Fitbit (FIT) and GoPro (GPRO -3.19%) each launched a refreshed product lineup that they believe will be irresistible to shoppers this holiday season. For Fitbit, that means dominating the wearable tech market with new Charge, Flex, Blaze, and Alta devices. GoPro, meanwhile, aims to sell tons of its Hero5 cameras while making a splash in the drone market with Karma.

Both companies valuations are sitting around the $2 billion mark. Fitbit and GoPro's stock price have each fallen substantially over the last 12 months as investors worry about surging competition and sinking profit margins. But which of these out-of-favor device makers is the better bet for investors today? Let's take a closer look.




Market capitalization

$2 billion

$2.8 billion

Sales growth



Gross profit margin



52-week stock performance



Price-to-sales ratio



Sales growth and profitability are for the last complete fiscal year. Data sources: Company filings and Yahoo! Finance.

GoPro needs a hit

There's no sugarcoating the fact that GoPro's business is in a free fall right now. Revenue plunged by 47% last quarter (following a 49% drop in the prior quarter), gross profit margin dove by 4 percentage points to 42% of sales, and the company lost $92 million as it continued to feel the devastating effects of poor execution around recent product launches in the Hero lineup. 

Image source: GoPro.

To buy the stock under these circumstances, investors need to feel confident that a fundamental rebound is at hand. It might be -- if you believe GoPro's management. The company is projecting a return to profitability in the fourth quarter, which CEO Nicholas Woodman says will be the company's "most exciting fourth quarter, ever." GoPro thinks the new Hero5 release will avoid the missteps that doomed the Hero4 Session even as its push into the drone market extends the brands reach.

There are significant risks to this thesis, though. The sports camera market could see weak growth, for one, and competition might also put a cap on the sales potential for GoPro's Karma drone. Investors have to balance these short-term downsides with the prospect that the device maker succeeds in staking out defensible segments in two attractive tech industries.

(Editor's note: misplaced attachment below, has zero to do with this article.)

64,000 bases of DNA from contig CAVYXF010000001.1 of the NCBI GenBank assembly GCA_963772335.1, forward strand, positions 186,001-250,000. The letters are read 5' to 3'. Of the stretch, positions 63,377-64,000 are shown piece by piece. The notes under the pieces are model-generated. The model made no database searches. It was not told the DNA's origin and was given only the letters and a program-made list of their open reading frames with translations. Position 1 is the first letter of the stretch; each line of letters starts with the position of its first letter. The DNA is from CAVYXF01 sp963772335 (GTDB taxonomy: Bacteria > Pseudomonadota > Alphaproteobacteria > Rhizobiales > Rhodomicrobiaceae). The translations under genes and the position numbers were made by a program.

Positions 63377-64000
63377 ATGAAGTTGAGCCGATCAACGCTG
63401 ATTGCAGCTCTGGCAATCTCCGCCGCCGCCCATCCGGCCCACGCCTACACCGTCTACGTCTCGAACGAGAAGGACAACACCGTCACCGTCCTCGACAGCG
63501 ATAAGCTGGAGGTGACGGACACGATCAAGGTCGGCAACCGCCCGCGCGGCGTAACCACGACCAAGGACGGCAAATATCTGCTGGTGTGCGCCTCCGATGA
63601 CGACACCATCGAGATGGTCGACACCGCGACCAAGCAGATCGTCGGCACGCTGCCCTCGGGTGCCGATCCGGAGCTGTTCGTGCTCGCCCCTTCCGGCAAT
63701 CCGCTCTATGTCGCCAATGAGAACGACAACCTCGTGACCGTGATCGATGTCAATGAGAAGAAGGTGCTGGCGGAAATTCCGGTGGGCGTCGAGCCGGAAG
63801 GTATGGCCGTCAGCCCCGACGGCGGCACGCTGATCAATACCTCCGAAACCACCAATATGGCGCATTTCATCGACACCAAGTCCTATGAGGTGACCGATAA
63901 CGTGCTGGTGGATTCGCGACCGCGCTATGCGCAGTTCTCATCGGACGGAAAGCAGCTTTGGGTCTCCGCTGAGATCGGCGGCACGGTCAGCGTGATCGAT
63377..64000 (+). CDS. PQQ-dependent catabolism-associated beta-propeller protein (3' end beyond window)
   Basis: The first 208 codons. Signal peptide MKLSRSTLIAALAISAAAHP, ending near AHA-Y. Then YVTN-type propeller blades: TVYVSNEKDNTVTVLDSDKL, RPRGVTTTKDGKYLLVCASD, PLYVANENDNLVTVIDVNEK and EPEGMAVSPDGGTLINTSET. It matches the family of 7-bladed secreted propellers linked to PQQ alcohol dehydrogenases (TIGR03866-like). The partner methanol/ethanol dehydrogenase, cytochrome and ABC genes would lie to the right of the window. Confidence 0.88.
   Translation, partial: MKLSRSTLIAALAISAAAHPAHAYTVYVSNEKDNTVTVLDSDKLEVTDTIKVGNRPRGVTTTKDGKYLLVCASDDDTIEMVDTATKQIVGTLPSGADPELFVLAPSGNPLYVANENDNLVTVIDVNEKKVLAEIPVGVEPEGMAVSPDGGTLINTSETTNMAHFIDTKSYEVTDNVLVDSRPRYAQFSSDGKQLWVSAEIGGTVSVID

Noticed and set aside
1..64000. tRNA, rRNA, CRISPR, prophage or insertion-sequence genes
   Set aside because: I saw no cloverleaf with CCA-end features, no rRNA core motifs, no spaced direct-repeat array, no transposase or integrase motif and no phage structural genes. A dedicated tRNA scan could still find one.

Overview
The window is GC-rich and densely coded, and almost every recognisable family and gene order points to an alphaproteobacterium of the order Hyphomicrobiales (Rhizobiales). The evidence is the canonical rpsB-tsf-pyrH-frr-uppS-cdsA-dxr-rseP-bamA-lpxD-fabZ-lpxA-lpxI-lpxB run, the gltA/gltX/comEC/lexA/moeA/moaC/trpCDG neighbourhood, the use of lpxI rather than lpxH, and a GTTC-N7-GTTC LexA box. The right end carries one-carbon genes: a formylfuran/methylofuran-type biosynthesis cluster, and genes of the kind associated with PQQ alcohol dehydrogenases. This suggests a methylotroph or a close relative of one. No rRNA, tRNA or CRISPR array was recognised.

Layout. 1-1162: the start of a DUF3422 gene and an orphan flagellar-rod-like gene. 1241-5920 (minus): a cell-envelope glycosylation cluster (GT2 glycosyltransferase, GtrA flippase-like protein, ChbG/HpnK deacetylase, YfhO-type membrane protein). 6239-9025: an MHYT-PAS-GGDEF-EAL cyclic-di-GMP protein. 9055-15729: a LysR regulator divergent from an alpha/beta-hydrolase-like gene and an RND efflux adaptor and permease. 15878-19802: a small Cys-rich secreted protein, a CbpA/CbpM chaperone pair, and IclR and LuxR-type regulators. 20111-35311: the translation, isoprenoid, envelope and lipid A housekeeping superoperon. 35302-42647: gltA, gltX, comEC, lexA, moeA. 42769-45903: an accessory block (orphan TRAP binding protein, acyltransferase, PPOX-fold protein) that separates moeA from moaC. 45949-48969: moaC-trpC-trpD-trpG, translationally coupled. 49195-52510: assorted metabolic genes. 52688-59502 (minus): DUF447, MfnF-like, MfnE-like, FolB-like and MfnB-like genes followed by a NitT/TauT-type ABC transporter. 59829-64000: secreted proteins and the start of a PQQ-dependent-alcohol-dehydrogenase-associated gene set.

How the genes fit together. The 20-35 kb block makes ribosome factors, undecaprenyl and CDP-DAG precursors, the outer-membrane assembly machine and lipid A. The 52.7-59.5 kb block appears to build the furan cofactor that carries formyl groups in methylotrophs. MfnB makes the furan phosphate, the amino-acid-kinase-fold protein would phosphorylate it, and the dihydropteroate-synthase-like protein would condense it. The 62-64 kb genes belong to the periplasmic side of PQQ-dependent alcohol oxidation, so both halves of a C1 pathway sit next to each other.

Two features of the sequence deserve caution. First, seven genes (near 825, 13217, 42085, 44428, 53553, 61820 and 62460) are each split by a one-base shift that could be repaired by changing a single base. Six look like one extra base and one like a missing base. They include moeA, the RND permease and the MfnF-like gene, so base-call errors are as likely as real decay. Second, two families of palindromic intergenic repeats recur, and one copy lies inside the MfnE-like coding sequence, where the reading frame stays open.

Fitbit is playing defense

Fitbit's growth has also slowed sharply, falling to a 46% pace last quarter from over 100% a year ago. And like GoPro, its gross margin slumped, dipping to 42% from 47% as management ramped up development spending to defend its shrinking market share. Yet the fitness tracking device specialist remains profitable, having generated $54 million over the first six months of 2016.

Image source: Fitbit.

Fitbit needs its latest devices to prove popular for its turnaround story to take hold. Early reviews of the Charge 2 have been favorable as tech editors applaud its larger display and new pulse tracking hardware. Fitbit is arguably more excited about the improved notification and tracking tools that aim to keep device owners highly engaged. After all, the initial sale of a Charge 2 or Flex 2 doesn't do much for the company if it isn't followed by the kind of heavy, daily use that produces loyal brand ambassadors.

Which is the better buy?

The recent operating stumbles have produced cheaper valuations for both stocks. Right now, investors can buy Fitbit for a slight discount to GoPro (as demonstrated by the price to sales figures in the chart below), which likely reflects the fact that its industry is less mature and so the camera maker could produce outsized profits by holding its leadership position.

FIT PS Ratio (TTM) Chart

FIT price-to-sales ratio (TTM) data by YCharts.

While either stock is a risky bet, Fitbit is the smarter investment in my view, given that it is already profitable and has a better track record of execution around product launches.

In either case, investors should expect volatility when the two companies post third-quarter earnings results in the first week of November and give guidance on the holiday season. Fitbit and GoPro both have strong incentives to suggest that their latest products are on track to be blockbuster hits this year, but investors are waiting for solid evidence of demand in the form of actual sales to consumers.